Long Island City, NY
Erik Tietz and Andrew Baccon, founders of the Queens-based fabrication studio Tietz-Baccon, are a bit like material alchemists. Inside their Long Island City shop, a plank of smooth walnut is transformed into a tufted leather headboard, a series of wooden cabinets is reimagined as a flowing curtain, and a sheet of rigid foam is remade as a rippling wall for a pop-up shop. “We like manipulating materials,” Baccon said. “We’re taking existing traditional materials that are readily available, and new materials, and applying technology in a non-standard way to generate new forms.”
During graduate school at the Harvard Graduate School of Design in the 1990s, Tietz and Baccon were fascinated by the design potential that computers were bringing to architecture, but found the availability of fabrication tools to realize their projects lagging behind.
“It’s so easy to create unique things on the computer, but it’s hard to make them,” Tietz explained. He said designers today have more access to new software and fabrication methods beginning in architecture school. “Today’s schools have digital fabrication equipment where previously they only had wood shops.”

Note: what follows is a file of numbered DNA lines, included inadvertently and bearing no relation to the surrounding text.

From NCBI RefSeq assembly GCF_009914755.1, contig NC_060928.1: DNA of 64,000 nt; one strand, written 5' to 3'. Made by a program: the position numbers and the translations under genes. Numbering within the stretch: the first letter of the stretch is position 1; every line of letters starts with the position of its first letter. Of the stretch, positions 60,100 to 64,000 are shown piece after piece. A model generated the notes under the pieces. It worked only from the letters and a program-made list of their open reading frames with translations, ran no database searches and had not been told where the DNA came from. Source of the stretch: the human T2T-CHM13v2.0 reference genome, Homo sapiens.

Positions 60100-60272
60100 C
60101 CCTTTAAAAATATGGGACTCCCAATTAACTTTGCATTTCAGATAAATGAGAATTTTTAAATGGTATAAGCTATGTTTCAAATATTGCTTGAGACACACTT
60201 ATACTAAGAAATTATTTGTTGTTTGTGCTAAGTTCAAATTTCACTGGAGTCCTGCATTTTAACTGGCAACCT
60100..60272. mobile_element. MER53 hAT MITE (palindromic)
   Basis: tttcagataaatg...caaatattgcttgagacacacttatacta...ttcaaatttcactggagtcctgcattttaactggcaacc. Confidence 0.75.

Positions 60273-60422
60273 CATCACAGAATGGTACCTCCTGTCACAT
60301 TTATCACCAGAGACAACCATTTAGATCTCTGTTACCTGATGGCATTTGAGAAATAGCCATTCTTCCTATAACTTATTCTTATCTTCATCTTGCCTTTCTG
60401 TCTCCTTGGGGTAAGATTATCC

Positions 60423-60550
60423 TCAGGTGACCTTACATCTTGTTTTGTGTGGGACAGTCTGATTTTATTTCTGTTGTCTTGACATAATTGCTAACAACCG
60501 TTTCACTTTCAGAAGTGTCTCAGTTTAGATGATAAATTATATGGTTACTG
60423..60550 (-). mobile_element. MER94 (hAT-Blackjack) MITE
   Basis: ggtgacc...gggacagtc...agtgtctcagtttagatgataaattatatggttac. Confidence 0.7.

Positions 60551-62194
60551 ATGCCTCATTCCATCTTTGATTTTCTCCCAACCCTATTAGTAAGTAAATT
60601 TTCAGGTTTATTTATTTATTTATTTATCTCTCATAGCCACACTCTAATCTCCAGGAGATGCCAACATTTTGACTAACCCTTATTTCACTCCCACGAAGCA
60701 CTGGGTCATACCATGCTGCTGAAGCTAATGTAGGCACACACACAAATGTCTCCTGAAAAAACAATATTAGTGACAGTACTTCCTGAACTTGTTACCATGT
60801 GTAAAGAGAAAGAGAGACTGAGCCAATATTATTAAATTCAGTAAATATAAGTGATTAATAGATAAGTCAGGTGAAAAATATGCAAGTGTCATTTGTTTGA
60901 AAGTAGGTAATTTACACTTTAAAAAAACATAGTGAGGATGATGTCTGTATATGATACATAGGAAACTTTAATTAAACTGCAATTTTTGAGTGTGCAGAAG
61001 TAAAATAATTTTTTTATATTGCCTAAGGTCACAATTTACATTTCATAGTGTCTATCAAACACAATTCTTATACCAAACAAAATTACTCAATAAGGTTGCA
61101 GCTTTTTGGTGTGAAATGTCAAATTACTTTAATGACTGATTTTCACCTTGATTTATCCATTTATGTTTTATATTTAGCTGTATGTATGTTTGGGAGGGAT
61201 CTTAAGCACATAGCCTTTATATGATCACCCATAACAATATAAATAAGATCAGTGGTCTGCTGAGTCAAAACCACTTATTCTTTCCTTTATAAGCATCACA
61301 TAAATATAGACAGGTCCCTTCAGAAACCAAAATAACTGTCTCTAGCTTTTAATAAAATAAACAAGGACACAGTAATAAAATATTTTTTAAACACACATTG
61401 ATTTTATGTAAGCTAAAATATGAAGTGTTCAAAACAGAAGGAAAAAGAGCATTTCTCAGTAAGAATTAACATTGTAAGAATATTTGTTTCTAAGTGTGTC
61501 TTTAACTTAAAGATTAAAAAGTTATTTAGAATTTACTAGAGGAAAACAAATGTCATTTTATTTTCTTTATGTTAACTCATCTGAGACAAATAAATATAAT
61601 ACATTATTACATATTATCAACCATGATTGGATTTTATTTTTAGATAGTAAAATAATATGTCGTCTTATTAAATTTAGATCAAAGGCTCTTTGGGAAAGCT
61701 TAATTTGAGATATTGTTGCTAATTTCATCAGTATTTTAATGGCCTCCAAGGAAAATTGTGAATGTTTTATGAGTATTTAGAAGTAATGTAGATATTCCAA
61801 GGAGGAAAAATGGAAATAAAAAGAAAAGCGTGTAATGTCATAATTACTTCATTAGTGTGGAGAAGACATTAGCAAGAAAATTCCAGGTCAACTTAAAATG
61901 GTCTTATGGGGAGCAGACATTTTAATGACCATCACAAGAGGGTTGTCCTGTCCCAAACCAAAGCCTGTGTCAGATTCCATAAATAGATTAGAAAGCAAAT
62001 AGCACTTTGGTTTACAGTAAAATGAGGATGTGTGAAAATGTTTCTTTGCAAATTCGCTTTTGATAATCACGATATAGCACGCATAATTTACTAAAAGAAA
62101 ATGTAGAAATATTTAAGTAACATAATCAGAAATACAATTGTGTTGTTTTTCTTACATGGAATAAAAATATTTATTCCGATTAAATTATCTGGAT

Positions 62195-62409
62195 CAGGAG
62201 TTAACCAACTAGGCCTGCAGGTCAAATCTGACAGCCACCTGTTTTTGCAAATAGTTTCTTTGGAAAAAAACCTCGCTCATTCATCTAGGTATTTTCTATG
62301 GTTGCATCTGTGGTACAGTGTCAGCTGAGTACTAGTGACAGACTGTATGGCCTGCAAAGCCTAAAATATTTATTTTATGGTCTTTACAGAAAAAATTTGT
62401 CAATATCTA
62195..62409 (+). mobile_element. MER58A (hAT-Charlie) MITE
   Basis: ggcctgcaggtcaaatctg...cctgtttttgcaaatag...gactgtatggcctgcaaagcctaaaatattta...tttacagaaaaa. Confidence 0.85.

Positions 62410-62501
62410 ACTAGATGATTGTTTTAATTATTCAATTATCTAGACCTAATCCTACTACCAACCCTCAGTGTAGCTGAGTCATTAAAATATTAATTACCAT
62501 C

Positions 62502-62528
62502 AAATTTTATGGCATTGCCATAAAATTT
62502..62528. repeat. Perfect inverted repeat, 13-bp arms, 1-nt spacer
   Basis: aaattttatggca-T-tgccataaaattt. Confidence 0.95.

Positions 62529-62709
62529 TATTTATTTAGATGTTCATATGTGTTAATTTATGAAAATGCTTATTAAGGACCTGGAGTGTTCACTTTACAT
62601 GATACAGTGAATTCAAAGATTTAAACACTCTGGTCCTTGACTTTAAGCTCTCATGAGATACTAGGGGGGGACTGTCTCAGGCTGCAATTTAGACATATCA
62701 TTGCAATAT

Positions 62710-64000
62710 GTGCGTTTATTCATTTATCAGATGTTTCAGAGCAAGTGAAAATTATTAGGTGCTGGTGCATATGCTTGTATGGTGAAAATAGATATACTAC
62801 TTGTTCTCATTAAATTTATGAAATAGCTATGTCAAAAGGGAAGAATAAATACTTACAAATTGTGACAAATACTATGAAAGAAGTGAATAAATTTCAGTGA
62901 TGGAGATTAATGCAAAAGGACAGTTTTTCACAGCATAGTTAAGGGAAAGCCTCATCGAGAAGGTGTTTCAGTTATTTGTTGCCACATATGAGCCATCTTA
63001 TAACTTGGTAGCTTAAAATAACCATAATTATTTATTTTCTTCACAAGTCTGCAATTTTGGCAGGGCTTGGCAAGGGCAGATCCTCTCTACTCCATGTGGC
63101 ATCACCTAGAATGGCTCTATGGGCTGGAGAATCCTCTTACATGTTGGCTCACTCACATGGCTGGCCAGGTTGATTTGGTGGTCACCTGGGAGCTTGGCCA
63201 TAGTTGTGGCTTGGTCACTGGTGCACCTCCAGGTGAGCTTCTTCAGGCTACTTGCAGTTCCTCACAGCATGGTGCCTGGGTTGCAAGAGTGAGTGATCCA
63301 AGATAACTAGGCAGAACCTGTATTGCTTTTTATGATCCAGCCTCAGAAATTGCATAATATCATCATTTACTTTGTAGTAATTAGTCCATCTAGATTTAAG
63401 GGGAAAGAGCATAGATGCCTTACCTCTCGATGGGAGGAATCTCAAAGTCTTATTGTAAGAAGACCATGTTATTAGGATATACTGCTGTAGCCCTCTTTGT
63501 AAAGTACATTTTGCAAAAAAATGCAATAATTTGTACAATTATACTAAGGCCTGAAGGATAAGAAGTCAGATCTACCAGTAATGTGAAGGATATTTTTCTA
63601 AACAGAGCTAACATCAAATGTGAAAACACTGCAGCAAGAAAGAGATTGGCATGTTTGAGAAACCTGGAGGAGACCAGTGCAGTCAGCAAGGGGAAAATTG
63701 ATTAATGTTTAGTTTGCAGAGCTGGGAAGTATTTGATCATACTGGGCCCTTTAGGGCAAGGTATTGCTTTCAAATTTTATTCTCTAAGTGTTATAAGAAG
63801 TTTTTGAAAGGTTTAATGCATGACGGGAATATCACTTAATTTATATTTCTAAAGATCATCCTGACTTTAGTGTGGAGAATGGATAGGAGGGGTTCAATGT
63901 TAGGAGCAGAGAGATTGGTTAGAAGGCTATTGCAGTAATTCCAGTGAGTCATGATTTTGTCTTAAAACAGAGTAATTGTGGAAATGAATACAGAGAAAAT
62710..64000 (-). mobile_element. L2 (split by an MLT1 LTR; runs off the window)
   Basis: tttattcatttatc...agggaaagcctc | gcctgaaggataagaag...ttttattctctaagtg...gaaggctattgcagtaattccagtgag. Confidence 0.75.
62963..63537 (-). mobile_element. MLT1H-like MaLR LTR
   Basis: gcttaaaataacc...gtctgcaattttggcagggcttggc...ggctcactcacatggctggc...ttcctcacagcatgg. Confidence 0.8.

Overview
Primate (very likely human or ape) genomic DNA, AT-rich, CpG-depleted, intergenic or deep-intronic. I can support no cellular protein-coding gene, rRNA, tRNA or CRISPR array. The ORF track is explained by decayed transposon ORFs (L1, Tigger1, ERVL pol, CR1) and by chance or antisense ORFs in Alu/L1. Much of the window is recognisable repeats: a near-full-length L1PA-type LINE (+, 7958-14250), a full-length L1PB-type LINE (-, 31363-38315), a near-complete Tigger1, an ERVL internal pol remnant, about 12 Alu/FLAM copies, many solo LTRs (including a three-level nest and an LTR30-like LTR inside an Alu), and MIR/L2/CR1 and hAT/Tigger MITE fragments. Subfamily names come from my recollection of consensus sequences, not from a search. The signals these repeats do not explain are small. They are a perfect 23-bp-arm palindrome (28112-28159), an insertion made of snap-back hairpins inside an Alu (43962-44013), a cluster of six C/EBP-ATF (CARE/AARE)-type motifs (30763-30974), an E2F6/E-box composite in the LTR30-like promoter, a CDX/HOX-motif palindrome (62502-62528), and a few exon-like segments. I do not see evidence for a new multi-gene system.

In 1997, after graduation, the pair formed Tietz-Baccon, retrofitting large-scale machines left over from the previous generation of manufacturing and adding new cutting edge equipment for a fabrication arsenal that includes laser and water-jet cutters and CNC milling machines.
For Tietz-Baccon, the future of architecture is in this digital world made tactile. “No one is coming out of school today who isn’t digitally savvy,” said Baccon. “In the design community, [digital design] is becoming ubiquitous. The way they’re designing requires mass customization and bespoke manufacturing.”
Their high-tech handiwork is now on display at the SHoP Architects-designed Barclays Center in Brooklyn, where the studio reinterpreted the arena’s signature weathered steel facade as a dynamic wall of white Corian at a VIP entrance.
Aside from large architectural installations, Tietz-Baccon has also worked with artists and designers interested in fabricating smaller projects, like furniture. Translating the soft appearance of fabric into other rigid materials has been an ongoing interest for the studio. For example, it fabricated a headboard and dresser set out of dark walnut wood using a CNC milling machine to create a three-dimensional texture that appears soft when its pillowed surface catches the light.
At ICFF in New York this year, Tietz-Baccon will launch its new project, Machine Made, an online interface that makes fabrication as easy as submitting a print order at a copy shop. The website allows architects to upload their digital files and provides access to educational resources and guides. “It’s a way for architects, designers, and engineers to get access to digital fabrication,” Baccon said. “Just upload your project, pick a material, pick a machine, and get going.”